A Dutch solar bike path is generating more power than expected in its first six months. SolaRoad has produced more than 3,000 kilowatt hours of electricity, enough to power a single-person household for one year.
The 70-metre-long road was installed in November 2014 in Krommenie, a village northwest of Amsterdam. It is made of concrete slabs embedded with ordinary solar panels. According to a CBC article, the solar panels are protected by a layer of transparent, skid-resistant glass that can support bicycles and vehicles.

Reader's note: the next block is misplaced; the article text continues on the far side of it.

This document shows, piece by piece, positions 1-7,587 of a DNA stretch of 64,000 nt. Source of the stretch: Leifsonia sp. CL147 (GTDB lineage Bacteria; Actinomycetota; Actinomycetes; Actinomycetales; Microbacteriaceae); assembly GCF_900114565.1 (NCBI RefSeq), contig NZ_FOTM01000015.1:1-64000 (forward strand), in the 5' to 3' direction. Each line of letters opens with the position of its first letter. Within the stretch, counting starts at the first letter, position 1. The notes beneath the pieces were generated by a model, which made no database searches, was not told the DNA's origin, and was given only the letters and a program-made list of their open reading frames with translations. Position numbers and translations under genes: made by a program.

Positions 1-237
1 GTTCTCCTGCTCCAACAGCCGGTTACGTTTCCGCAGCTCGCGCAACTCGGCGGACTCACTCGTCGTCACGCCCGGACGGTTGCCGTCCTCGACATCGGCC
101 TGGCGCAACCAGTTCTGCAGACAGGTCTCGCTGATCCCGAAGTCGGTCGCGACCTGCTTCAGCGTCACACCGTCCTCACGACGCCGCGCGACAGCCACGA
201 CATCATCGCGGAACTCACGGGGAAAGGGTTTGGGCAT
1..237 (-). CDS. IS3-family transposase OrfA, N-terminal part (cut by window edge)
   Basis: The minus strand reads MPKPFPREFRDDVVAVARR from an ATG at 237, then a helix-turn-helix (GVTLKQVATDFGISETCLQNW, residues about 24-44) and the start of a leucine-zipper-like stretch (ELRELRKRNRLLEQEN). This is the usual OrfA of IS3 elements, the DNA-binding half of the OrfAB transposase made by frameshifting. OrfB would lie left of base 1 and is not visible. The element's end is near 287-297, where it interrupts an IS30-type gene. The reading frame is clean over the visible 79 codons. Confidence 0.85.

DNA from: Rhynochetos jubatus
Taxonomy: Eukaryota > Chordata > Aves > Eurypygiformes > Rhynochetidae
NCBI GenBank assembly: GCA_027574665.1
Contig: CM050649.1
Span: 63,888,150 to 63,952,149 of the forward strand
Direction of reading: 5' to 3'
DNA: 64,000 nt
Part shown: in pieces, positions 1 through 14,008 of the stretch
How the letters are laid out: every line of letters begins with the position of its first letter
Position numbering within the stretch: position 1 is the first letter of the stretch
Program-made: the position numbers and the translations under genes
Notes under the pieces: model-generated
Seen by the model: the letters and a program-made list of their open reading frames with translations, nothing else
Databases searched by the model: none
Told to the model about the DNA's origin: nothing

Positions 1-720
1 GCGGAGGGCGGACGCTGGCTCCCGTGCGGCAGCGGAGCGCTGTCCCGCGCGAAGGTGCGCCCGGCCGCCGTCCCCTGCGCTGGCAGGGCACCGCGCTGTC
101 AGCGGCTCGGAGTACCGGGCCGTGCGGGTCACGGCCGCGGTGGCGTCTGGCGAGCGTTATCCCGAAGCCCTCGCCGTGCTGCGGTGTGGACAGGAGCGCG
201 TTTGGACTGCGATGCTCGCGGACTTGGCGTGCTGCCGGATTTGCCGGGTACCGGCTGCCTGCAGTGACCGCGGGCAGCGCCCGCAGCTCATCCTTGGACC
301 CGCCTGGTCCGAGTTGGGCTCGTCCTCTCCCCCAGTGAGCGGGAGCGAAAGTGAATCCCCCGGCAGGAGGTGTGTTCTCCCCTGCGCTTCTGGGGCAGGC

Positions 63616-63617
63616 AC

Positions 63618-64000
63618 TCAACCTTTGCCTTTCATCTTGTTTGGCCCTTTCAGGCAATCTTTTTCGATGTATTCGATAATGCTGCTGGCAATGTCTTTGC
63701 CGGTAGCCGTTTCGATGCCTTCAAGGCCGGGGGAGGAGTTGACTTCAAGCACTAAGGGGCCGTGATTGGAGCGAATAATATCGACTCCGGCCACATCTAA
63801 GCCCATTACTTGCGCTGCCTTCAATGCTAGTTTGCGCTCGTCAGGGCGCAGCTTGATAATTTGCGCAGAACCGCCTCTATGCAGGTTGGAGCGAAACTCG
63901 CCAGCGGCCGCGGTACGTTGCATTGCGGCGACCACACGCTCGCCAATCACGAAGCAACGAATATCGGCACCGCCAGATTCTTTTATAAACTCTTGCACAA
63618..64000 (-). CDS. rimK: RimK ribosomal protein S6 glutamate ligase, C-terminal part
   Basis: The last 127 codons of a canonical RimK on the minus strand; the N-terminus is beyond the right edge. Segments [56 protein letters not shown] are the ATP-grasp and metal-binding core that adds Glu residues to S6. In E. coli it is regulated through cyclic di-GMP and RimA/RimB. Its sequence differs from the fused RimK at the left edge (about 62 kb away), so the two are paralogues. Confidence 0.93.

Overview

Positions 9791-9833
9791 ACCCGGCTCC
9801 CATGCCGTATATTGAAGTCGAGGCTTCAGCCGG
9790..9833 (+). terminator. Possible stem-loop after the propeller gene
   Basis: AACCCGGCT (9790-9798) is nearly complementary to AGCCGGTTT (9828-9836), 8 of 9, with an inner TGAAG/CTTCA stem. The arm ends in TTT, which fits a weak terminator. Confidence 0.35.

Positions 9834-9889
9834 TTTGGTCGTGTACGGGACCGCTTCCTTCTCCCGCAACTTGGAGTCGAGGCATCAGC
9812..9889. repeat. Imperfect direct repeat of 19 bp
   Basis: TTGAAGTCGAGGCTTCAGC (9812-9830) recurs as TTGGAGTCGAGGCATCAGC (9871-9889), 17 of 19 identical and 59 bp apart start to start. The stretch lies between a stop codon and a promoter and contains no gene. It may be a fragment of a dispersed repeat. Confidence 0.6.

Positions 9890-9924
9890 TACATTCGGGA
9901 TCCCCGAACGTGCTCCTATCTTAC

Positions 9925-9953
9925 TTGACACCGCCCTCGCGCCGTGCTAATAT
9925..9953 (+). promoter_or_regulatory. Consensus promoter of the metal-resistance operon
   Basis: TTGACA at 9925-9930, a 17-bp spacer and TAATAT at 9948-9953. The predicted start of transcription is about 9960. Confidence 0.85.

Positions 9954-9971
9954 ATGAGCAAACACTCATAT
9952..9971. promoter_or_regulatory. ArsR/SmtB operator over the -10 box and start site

Since installed, the bike path is exceeding even the company’s expectations.
“We did not expect a yield as high as this so quickly,” said Sten de Wit, spokesman for the public-private partnership project, in a statement.
Based on the current results, the bike path is expected to generate more than 70 kilowatt hours per square metre per year, reports CBC. This is close to the upper limit calculated by lab tests.
Company engineers have also spent the first six months improving the path’s design. For instance, temperature fluctuations caused the glass coating to shrink and parts peeled off in early winter and early spring. Engineers are reportedly in the “advanced stage” of developing an improved top layer, explains the article.
More than 150,000 cyclists have ridden over the path and have told SolaRoad that they “hardly notice it is a special path”.
Photo credit: SolaRoad